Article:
Picture it: you’re an independent brewing collective with a contemporary approach, you focus on craft, quality and novelty, and you have opened your first pub in a notoriously moneyed area of golf-mad Scotland. What whiskies do you source for the back bar?
For Bob, Tim and friends of the St Andrews Brewing Company this was their challenge ahead of opening their new BrewPub on South Street, St Andrews. Truth be told, I’ve never been able to stomach ales, stouts, porters, beers in general. Therefore, the sixteen hand-pulled brews and countless refrigerated bottles were not my main concern when the boys opened their doors last week. I was all about the whiskies.
A couple of weeks beforehand, legendary distiller Eddie MacAffer set up stall in the new BrewPub to guide us through three Morrison Bowmore single malts paired with some choice morsels (salmon smoked with Auchentoshan cask shavings paired with Auchentoshan Threewood; Bowmore Darkest with dark chocolate and Glen Garioch Founder’s Reserve with Isle of Mull cheddar). Visitor Centre Development Manager for the group, Anne Kinnes, was also there to tell us a little more about the tourism facilities available at MBD’s outstanding distilleries. The BrewPub accommodated us all superbly: indulgently supple leather chairs, wholesome wood and a couple of log-burning stoves made for a homely evening and when Jordan told me that they intended to stock forty whiskies from opening – building to about a hundred - I sensed it would become my second home.
So how to kit yourself out with the best spirits and ensure you aren’t playing it too safe? With the help of Graeme Broom (Straight Up Whisky), the guys have a most intriguing selection. The first thing you will notice is the heavy prevalence of Gordon & MacPhail Connoisseurs Choice bottlings. I counted a Teaninich, Clynelish, Arran and Dailuaine while G&M’s own malt distillery, Benromach had a number of expressions such as the rich, pungent Organic, the smoky, soft 10yo and the bracing Peat Smoke. Another great addition is the rich, vanilla-driven Bruichladdich Scottish Barley.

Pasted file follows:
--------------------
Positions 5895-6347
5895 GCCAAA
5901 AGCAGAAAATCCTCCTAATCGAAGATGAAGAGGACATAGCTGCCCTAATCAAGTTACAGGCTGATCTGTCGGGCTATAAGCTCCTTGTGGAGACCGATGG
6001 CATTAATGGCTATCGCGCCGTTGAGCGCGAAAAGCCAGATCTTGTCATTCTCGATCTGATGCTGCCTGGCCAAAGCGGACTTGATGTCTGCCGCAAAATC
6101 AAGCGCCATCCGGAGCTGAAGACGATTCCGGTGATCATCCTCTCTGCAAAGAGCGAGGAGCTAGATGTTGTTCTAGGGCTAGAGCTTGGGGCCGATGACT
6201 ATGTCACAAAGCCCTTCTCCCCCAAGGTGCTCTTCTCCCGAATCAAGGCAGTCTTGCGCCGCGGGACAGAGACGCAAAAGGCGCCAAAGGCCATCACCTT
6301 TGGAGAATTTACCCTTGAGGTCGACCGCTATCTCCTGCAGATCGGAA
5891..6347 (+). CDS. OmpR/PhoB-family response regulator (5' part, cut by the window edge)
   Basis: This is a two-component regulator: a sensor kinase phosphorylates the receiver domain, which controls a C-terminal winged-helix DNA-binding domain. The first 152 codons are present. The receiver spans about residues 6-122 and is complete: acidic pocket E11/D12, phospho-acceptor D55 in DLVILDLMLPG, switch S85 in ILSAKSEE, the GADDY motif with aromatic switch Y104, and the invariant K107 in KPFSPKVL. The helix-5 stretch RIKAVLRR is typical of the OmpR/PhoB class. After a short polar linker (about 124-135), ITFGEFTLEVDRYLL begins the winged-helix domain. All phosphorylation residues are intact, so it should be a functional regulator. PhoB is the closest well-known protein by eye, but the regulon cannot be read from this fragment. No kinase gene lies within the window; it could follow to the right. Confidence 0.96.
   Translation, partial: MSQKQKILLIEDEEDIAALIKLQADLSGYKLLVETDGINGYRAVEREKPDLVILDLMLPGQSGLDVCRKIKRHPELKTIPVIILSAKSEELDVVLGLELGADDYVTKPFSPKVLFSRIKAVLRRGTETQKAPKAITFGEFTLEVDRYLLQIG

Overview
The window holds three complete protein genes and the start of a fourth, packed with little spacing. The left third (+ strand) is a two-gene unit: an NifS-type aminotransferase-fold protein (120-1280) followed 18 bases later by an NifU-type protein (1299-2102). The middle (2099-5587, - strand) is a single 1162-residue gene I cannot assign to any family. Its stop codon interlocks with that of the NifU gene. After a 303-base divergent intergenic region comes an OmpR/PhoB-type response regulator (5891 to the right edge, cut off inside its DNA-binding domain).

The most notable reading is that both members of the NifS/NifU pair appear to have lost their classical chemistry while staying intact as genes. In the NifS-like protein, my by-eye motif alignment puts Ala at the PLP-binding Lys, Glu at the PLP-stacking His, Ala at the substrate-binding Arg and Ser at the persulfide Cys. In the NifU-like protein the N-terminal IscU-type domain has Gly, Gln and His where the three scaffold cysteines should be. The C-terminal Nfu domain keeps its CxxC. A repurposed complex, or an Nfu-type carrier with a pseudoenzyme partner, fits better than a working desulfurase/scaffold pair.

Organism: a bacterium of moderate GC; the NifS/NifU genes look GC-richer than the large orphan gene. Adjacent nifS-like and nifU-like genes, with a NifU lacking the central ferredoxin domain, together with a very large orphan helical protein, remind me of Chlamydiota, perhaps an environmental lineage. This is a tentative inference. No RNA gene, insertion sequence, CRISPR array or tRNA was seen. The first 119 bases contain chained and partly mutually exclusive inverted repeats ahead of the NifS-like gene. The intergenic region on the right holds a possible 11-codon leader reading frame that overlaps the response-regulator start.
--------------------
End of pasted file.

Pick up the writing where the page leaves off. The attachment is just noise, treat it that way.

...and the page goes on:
Finally, however, I can get Compass Box whiskies at a bar in St Andrews. They carry The Peat Monster, Oak Cross and Great King Street. Checking the list, I clocked a Woodford Reserve for the Bourbon fans, Wemyss Spice King 12yo and The Hive 12yo for blended malts and even a Green Spot to keep those with a taste for Irish whiskey happy (i.e., me). The best news? I think the most expensive dram on the list weighs in at £7. As the evenings darken and the air becomes ever more frigid, the St Andrews Brewing Co. would appear to be the ideal venue to drive out the chills. Once they extend their license beyond 11PM, of course, but I’m assured that will be very soon.